Subscribe / Unsubscribe Enewsletters | Login | Register

Pencil Banner

Artificial intelligence can go wrong – but how will we know?

Mary Branscombe | Oct. 26, 2015
You needn't worry about our robot overlords just yet, but AI can get you into a world of trouble unless we observe some best practices.

When he was running Bing Ad Center, he abandoned a complex but powerful algorithm for something far simpler. "It took a week to train 500 million parameters using 20 machines and every time something went wrong people pointed to the algorithm and we had to prove it was computing the right thing - and then a week later, the same thing would happen again. I replaced it with a very simple algorithm that was similar in performance but could train in a matter of minutes or hours." It was easier to understand, easier to develop and there were no more time-wasting arguments about whether the algorithm was wrong.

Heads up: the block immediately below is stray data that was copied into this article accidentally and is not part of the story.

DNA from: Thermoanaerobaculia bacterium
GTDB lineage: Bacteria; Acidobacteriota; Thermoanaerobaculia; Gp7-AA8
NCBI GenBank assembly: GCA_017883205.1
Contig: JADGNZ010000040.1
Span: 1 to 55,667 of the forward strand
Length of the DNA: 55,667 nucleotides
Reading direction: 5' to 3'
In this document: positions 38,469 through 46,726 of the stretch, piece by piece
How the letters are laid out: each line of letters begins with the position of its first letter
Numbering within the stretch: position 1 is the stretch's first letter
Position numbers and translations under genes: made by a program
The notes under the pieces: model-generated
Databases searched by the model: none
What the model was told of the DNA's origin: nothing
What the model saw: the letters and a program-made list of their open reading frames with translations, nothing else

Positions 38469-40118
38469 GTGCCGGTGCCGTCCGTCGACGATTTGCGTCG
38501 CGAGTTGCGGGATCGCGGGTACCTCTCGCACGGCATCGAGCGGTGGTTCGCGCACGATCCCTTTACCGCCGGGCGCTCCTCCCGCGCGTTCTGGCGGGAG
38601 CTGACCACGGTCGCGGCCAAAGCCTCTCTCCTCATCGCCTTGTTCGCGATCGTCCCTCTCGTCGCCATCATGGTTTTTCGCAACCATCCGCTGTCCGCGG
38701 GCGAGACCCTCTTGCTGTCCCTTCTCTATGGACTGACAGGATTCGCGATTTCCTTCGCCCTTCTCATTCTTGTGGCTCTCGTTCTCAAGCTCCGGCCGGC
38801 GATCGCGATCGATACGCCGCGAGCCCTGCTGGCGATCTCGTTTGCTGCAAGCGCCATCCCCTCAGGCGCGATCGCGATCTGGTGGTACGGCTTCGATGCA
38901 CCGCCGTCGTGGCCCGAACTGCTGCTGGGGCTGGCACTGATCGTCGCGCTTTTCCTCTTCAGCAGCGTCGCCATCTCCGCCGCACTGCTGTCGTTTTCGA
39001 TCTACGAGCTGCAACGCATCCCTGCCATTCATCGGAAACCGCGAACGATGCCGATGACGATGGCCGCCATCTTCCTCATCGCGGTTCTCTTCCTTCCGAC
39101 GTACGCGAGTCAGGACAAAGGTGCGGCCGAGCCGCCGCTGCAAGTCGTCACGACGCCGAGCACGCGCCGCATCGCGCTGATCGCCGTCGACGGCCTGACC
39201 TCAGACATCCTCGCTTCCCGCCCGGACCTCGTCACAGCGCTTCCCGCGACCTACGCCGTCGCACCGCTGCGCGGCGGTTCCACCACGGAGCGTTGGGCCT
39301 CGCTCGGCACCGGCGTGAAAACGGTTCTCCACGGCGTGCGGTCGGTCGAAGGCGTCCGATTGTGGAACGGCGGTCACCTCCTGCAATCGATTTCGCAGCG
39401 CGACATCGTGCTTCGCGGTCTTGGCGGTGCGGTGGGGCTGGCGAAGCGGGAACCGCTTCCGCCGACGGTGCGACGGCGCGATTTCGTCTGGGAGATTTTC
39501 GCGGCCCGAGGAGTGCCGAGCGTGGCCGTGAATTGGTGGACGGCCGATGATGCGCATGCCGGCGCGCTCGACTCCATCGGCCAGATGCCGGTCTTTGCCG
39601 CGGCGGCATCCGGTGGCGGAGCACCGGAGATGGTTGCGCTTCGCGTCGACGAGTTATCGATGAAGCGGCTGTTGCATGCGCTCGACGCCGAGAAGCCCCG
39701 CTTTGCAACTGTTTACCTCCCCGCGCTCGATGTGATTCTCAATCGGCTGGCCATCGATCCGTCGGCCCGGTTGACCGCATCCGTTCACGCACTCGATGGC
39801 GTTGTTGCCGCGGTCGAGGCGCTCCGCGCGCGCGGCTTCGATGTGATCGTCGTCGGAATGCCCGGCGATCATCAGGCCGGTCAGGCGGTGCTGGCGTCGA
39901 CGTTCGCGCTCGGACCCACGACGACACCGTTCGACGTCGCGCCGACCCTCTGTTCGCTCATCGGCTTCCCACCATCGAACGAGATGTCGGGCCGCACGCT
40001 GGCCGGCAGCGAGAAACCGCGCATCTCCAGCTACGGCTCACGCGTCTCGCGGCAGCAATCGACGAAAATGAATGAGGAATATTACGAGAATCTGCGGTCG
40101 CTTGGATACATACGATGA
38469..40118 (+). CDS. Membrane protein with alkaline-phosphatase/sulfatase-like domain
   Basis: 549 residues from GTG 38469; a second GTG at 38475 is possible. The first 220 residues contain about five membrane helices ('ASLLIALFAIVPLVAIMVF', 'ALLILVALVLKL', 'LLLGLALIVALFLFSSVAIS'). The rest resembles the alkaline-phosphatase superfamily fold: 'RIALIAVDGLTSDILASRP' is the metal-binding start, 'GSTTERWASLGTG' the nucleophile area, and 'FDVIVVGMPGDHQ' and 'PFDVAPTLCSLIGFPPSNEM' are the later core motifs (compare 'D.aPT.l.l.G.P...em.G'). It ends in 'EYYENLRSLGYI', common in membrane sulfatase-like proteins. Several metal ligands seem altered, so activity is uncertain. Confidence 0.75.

Being able to retrain quickly is key to keeping machine learning systems current, because the data feeding into machine learning systems is going to change over time, which will affect the accuracy of the predictions they make. With too complex a system, Simard warns "You'll be stuck with an algorithm you don't understand. You won't know if you can keep the system if no-one has the expertise to tell you whether it still works. Or you might have one system that depends on another and one of those systems gets retrained. Can you still rely on it?"

And if AI is really effective, it's going to change our world enough that it will have to evolve to keep up, Horvitz points out. A system to identify patients at risk of hospital readmission that keeps them out of the emergency room, will change the mix of patients it has to assess.

On the one hand, AI systems need to know their limitations. "When you take a system and put out in the real open world, there are typically many unforeseen circumstances that come up. How do you design systems that one explicitly understand they're in an open world and explicitly know that the world is bigger than their information?"

But, on the other hand, they also need to know their own impact. "The AI systems themselves as we build them have to understand the influences they make in the world over time, and somehow track them. They have to perform well, even though they're changing the world they're acting in."

Source: CIO 

 

Previous Page  1  2  3  4  5 

Sign up for CIO Asia eNewsletters.